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Types of Clinical Trials

There are several types of cancer clinical trials, including treatment trials, prevention trials, screening trials, supportive and palliative care trials, and natural history studies. Each type of trial is designed to answer different research questions and will help researchers learn things that will help people in the future.

Treatment Trials

Most cancer clinical trials are treatment studies that involve people who have cancer. These trials test new treatments or new ways of using existing treatments, such as new:

  • Drugs
  • Vaccines
  • Approaches to surgery or radiation therapy
  • Combinations of treatments, including some that work to boost your immune system to help fight the cancer

Many newer treatment trials require people to have their tumors tested for genetic changes to see if treatments targeting specific changes might work better for them than standard treatments.

Treatment trials are designed to answers questions such as:

  • What is a safe dose of the new treatment?
  • How should the new treatment be given?
  • Does the new treatment help people with cancer live longer?
  • Can the new treatment shrink tumors or prevent them from growing and spreading to new places in the body?
  • What are the new treatment’s side effects?
  • Does the new treatment allow a better quality of life with fewer side effects?
  • Does the new treatment help prevent the cancer from coming back once treatment is finished?

Prevention Trials

Cancer prevention trials are studies involving healthy people. In most prevention trials, the people who take part either do not have cancer but are at high risk for developing the disease or have had cancer and are at high risk for developing a new cancer. These studies look at cancer risk and ways to reduce that risk.

There are two kinds of prevention trials, action studies and agent studies.

  • Action studies ("doing something")
    Focus on finding out whether actions people take—such as exercising more or eating more fruits and vegetables—can prevent cancer
  • Agent studies ("taking something")
    Focus on finding out whether taking certain medicines, vitamins, minerals, or dietary supplements (or a combination of them) may lower the risk of a certain type of cancer. Agent studies are also called chemoprevention studies

Researchers who conduct these studies want to know:

  • How safe it is for a person to take this agent or do this activity?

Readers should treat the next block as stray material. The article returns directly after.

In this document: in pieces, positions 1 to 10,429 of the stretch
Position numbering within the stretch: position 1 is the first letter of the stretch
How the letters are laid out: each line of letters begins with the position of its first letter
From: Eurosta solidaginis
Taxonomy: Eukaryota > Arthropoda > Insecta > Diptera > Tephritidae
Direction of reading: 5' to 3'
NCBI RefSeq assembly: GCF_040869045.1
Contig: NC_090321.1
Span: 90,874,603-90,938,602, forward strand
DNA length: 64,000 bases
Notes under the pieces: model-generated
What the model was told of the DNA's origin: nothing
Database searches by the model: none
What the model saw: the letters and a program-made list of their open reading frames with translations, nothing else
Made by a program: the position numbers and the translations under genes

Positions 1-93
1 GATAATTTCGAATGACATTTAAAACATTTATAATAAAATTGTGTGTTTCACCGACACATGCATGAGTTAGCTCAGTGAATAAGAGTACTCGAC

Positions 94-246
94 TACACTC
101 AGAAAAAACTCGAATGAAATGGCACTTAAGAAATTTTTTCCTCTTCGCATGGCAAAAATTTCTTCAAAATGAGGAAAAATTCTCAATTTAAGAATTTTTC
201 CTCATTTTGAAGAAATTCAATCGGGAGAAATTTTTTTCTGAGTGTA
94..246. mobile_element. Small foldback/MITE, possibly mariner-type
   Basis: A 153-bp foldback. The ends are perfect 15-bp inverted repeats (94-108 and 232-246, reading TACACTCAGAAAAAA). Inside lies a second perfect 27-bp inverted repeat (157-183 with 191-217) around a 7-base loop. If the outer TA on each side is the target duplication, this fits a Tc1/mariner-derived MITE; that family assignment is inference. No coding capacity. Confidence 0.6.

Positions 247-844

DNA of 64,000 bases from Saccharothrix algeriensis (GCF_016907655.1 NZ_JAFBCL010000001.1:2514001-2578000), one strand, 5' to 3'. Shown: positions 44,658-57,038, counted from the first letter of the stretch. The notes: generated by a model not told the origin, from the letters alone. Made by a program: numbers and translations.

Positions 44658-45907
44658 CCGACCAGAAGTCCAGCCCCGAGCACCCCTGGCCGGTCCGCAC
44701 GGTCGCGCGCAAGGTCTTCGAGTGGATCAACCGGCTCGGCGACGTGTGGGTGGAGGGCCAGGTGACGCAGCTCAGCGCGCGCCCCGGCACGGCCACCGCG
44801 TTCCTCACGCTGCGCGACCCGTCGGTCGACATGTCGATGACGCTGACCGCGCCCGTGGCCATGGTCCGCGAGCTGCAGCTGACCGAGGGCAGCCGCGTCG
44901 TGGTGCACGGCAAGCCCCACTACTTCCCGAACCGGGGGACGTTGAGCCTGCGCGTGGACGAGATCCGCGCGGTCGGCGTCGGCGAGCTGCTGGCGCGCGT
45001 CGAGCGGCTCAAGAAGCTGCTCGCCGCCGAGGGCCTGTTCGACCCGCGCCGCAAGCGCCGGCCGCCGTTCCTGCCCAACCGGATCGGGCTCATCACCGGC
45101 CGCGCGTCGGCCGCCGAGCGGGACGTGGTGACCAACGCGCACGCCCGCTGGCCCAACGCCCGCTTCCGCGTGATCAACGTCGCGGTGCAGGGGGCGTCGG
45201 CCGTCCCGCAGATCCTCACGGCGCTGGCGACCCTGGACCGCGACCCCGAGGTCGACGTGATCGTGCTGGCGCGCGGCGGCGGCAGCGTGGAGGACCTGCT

• Does the new approach prevent cancer?

Screening Trials

The goal of cancer screening trials is to test new ways to find disease early, when it may be more easily treated. An effective screening test will reduce the number of deaths from the cancer being screened.

Researchers who conduct cancer screening studies want to know:

  • Does finding disease earlier, before people have any symptoms, save lives?
  • Is one screening test better than another?
  • Do large numbers of people who receive the screening test undergo unnecessary follow-up tests and procedures?

Quality-of-Life/Supportive Care/Palliative Care Trials

These trials look at ways to improve the quality of life of cancer patients, especially those who have side effects from cancer and its treatment. They find new ways to help people cope with pain, nutrition problems, infection, nausea and vomiting, sleep disorders, depression, and other health problems.

Trials might test drugs, such as those that help with depression or nausea. Or, they might test activities, such as attending support groups, exercising, or talking with a counselor. Some trials test ways to help families and caregivers cope with their own needs, as well as those of the person with cancer.

Researchers who conduct these studies want to know:

  • How does cancer and its treatment affect patients and their loved ones?
  • What can improve the comfort and quality of life of people who have cancer?

Natural History Studies

In a natural history study of cancer, researchers follow people with cancer or people who are at high risk for developing cancer (for example, because of their family history) over a long period of time. As part of the study, researchers will collect details about your and your family’s medical history, tissue (such as blood and saliva) and tumor samples, and other data. Depending on the study, you might provide samples and information just once, or many times over the course of the study. Researchers who conduct natural history studies use this information to study questions such as:

  • How do specific cancers form, grow, and spread?
  • What genes cause cancer to develop at a high rate in certain families?
  • Can we learn clues to help prevent cancer?
  • Can we learn clues to help develop new treatments?